Carrots can also be planted in the late summer/early fall for fall or winter harvesting.  Mm.

Turnips have a few root pests and also get hit in the leaves by harlequin bugs, cabbage loopers, and other Brassicaceae pests, so whether planting in spring or fall I usually start them under row cover and keep them there until they get too tall.  Turnip greens are great for adding bitterness to a saute of mixed greens, but it’s tough to keep them looking good while growing organically.  I have only grown Purple-Top White Globe, which is a reliable standard, but I’d like to branch out into some of the little white or red-skinned types.

There’s a whole world of onions out there to try.  I plan to grow a lot of them throughout the garden next year, mostly started from sets (because they are easy) but I’ll also do some smaller ones from seed (Cipollini onions, cute little flattened disks, can be started right in the ground in spring for summer harvest).  Onions can have pests, but I have never had a serious problem with them (aside from the occasional rotted one) and I know the rich soil in the demo garden treats them well.

Let’s grow radishes in every color – yellow and black as well as the more common pink, red, purple and white.  Fast and easy and a great addition to salads or (especially the longer Daikon radishes) to stir-fries.  The leaves can go into that sauteed mixed greens dish – spicy!  Brassicaceae pests do damage the leaves, but harvest comes so quickly it usually doesn’t matter much.

Celeriac is pretty much the opposite – it needs a place in the garden to mature over a long season, but I’ll give it one because it’s such a rewarding plant and the leaves are just as edible as the roots.

And that concludes my tour of root vegetables you’ll (most likely) see in our demo garden next year!  Don’t forget that you can learn more about growing most of these crops (we seem to have left out celeriac, so far) at the Vegetable Profiles link on the Grow It Eat It website.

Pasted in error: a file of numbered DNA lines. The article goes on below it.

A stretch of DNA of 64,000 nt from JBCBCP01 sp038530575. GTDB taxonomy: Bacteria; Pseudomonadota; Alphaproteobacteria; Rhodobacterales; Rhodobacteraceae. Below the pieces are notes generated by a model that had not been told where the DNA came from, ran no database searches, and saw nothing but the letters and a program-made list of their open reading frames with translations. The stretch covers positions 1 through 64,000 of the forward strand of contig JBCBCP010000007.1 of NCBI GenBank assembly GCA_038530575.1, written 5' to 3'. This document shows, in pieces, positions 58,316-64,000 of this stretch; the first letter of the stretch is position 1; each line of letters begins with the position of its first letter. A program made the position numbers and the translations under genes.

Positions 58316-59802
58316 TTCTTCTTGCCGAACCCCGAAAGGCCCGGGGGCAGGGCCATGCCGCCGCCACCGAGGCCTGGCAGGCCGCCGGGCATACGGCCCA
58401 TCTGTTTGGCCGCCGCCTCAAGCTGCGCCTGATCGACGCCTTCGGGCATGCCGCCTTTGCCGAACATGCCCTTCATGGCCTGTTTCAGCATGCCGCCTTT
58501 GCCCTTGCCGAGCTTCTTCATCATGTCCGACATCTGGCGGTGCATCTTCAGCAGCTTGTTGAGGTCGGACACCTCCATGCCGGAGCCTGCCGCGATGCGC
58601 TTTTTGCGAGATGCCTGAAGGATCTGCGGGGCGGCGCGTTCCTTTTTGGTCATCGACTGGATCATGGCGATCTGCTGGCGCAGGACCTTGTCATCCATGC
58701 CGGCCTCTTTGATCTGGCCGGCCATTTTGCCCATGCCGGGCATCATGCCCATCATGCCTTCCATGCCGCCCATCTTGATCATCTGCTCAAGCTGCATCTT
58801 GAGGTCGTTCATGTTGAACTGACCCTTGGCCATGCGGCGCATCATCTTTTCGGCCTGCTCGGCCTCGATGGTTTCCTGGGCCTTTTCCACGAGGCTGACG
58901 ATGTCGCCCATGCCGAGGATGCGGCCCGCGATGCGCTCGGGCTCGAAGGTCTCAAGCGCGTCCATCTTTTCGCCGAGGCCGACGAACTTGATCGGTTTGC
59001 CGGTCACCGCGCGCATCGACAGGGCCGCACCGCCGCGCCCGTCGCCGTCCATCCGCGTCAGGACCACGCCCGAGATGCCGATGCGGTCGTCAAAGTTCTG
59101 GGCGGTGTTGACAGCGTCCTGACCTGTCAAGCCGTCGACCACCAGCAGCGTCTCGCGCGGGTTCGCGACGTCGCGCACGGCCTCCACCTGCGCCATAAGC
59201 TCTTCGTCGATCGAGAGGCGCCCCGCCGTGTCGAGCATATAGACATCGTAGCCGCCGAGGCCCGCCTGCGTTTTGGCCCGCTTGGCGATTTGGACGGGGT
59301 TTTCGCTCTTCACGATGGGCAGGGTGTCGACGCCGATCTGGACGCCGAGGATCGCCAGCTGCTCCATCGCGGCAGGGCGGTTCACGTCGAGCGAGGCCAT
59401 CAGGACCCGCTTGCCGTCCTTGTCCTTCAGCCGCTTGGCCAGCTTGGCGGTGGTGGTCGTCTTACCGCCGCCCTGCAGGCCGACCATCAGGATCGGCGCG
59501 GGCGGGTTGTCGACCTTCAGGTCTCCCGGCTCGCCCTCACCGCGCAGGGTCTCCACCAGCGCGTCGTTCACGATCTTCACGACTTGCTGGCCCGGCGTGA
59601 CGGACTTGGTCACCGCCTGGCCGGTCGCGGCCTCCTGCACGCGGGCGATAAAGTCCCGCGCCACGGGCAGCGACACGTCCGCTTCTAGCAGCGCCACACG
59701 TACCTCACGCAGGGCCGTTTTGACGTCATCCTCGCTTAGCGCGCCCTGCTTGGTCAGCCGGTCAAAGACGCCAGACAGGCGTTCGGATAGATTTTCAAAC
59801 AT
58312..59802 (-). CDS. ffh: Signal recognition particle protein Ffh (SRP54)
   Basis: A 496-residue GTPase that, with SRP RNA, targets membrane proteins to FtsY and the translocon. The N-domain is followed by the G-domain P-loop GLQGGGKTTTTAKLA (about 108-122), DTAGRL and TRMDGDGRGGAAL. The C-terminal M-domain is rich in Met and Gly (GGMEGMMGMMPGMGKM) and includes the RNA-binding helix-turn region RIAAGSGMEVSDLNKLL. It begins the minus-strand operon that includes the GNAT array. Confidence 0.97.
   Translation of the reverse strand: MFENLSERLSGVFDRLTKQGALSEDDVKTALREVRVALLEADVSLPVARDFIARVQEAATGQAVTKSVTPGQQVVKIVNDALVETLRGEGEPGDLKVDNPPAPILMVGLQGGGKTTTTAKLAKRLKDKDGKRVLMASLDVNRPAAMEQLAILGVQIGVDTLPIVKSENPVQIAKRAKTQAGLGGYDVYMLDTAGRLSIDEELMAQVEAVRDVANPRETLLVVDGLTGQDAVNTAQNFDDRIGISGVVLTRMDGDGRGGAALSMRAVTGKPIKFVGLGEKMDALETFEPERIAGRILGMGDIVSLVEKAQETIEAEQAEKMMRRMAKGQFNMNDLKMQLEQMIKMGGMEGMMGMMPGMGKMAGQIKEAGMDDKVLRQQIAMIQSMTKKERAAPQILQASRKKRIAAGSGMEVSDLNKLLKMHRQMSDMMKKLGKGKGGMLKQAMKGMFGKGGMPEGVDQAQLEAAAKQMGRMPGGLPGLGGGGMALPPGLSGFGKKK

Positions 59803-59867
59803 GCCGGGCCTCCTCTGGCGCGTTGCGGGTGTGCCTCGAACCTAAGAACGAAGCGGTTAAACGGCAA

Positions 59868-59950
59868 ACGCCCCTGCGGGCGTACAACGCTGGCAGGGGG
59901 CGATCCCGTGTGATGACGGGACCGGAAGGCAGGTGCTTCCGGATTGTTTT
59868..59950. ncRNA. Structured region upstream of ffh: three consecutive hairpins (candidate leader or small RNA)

Root crops are magical and fun and good additions to your menu as well as your garden!  Try some!

8 Comments on “The roots of the garden

  1. I'm a pretty experienced gardener, but root crops seem to give me the most trouble. I usually get lovely greens, which I happily harvest and cook, but I can't seem to get a decent bunch of roots. What's the secret to nice round turnips and beets?

  2. It's funny how we can have completely different experiences with the same crops – for me it's the greens that don't turn out so well. I'd say if you can't see obviously pest damage, the problem is likely with soil (too hard or the wrong nutrient balance) or with watering, but you might want to call HGIC and give them all your particulars to see if they have an answer. Good luck!

  3. Another possible cause for “no roots” is that the plants are too close to one another. I forgot to thin a row of my turnips this year and got “no roots” to speak of, but plenty of great greens.

  4. Part I

    To add to your root collection how about some of these:

    Balloon flower root/Platycodon grandiflorus
    See local Korean seed racks for varieties with good roots.
    The flowers are very beautiful as well.


    Daikon radishes—more types